Running, swimming
Muscle Strengthening
Bone Strengthening
Jumping rope
Prevention of Childhood Obesity5
Childhood obesity begins in infancy: A
positive feeding relationship between
the parents and the baby is important
Breast fed infants have more control
and will stop feeding when they feel
are full7
You can over feed with bottle feeding
Limit bottle use
Offer 2% milk at meals
After the age of 2 offer juice as a snack,
and water for thirst6
Parents must model what they expect
their child to eat
Serve small portions of nutritious foods
as healthy snacks
When the child refuses to eat what is
served, do not provide an alternative
Role model healthy food choices
Do not use food as a reward
Do not severely restrict sweets
Encourage physical activity using activities
that the child enjoys
Limit television to 2 hours a day
School Age:
Prepare healthy balanced meals
Use child-sized portions not
adult-sized portions
Limit going back for seconds after
Choose healthy snacks: fruits,
yogurt, granola, baby carrots
Limit unhealthy
snacking: chips,
candy, cookies,
Retrieved from Microsoft Word Clip Art
Most intervention programs should
focus on self-management of
eating habits and weight loss
Bariatric Surgery as a treatment
option for children who are
morbidly obese
Adolescents with a BMI of 35 and
associated health problems should
be considered for treatment
Limit high calorie foods and provide plenty
of fruits and vegetables
Avoid high fat fast food
Eat meals together at home
Limit television, video games, and
computer time to a total no more than 2
hours a day
Encourage physical activity that increases
the interaction between parents and
children like bike riding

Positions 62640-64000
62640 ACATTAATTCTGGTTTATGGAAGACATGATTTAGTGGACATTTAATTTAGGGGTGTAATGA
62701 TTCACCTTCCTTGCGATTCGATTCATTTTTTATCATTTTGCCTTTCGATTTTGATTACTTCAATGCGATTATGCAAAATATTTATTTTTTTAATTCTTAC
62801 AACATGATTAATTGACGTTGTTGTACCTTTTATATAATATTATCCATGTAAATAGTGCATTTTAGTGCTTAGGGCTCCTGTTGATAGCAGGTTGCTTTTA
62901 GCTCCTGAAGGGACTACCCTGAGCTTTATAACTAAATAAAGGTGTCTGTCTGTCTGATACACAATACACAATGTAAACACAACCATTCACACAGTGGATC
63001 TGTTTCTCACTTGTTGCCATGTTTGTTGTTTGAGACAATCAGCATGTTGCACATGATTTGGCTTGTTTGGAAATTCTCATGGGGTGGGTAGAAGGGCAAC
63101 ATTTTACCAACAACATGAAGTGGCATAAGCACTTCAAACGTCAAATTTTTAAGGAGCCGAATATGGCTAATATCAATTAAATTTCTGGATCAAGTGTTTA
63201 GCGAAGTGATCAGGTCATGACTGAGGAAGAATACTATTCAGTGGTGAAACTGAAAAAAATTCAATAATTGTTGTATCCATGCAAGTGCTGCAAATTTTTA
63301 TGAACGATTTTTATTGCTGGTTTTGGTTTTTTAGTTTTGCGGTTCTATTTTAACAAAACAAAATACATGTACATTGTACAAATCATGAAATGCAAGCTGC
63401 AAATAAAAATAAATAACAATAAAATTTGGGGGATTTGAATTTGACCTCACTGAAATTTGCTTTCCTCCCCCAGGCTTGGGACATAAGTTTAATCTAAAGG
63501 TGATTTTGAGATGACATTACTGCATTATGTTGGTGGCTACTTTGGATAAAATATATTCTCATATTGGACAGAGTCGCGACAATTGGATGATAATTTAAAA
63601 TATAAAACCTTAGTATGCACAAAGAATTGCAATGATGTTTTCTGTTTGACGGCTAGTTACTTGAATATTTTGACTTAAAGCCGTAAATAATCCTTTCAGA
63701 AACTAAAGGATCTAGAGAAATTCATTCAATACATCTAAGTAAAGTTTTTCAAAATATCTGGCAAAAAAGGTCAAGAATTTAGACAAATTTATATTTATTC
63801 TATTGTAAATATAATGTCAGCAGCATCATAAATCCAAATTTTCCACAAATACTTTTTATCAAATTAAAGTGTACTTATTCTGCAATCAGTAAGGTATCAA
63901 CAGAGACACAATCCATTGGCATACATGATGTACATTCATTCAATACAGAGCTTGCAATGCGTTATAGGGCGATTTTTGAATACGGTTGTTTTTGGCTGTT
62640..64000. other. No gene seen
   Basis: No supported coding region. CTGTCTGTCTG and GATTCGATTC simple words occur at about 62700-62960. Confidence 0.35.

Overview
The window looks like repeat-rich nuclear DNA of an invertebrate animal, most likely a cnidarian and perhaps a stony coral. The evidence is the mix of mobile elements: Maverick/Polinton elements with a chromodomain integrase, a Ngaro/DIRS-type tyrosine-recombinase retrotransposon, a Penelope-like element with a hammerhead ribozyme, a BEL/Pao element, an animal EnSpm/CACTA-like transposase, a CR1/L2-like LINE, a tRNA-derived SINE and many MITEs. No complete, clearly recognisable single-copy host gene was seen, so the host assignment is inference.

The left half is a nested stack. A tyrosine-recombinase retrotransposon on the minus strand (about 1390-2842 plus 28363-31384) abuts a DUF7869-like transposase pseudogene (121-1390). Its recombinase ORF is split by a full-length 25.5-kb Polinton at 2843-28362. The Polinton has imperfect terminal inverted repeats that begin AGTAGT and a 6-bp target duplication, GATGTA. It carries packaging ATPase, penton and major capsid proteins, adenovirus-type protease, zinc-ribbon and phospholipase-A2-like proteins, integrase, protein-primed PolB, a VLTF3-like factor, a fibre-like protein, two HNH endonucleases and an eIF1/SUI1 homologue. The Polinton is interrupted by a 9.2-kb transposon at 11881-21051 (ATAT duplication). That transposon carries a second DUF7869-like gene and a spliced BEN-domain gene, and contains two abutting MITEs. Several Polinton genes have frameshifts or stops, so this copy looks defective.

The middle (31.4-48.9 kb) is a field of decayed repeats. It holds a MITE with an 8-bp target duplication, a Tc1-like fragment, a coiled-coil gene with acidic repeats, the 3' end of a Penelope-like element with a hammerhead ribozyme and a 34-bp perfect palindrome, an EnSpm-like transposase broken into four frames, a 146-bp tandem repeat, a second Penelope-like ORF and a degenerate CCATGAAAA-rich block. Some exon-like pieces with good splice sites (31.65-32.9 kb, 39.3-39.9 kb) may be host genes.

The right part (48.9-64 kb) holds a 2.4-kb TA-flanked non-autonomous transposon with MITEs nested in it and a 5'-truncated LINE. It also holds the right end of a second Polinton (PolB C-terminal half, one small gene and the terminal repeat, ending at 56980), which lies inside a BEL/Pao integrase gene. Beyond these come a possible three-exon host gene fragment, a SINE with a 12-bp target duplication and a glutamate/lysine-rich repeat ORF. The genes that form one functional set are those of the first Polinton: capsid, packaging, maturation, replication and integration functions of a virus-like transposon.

Give choices of different physical activities 7
Do not eat meals and snacks in front of the
By: Stephanie Marmolejo SPT, Magnolia Dela Cruz SPT, Desiree Munoz SPT. University of Texas at El Paso Physical Therapy Program
1 Centers for Disease Control and Prevention Retrieved at: http://wwwcdcgov/HealthyYouth/obesity/indexhtm Accessed August 31, 2010
2 Ebbeling CB, Pawlak DB, Ludwig DS Childhood obesity: public health crisis, common sense cure Lancet 2002;360: 473-482 Retrieved at
http://wwwmjacomau/public/issues/182_03_070205/bat10421_fmhtml Accessed August 31, 2010
3 Rosenbloom AL,Silverstein JH, Amemiya S, Zeitler P and
Klingensmith GJ Type 2 diabetes in children and adolescents Pediatr Diabetes2009;10: 17–32 Accessed September 1, 2010 at wwwispadorg
4 Must A and Anderson SE Effects of Obesity on Morbidity in Children
and AdolescentsNutr Clin Care 2003;6:4-12 Accessed September 1,2010 at UTEP library online
5 MacKenzie N Childhood obesity: strategies for prevention Pediatric Nursing 2000;26(5):527-530cc
6 Satter E How to get your child to eat…but not too much Palo Alto, CA: Bull Publishing Company 1987
7 Strauss R Childhood obesity Current Problems in Pediatrics1999;29(3):4-29
8 Birch L, Fisher J Development of eating behaviors among children and adolescents Pediatrics 1998;101:539-549
9 Henry L Childhood obesity: what can be done to help today’s youth? Pediatric Nursing 2005;31(1):13-25
Revised on 12/1/2010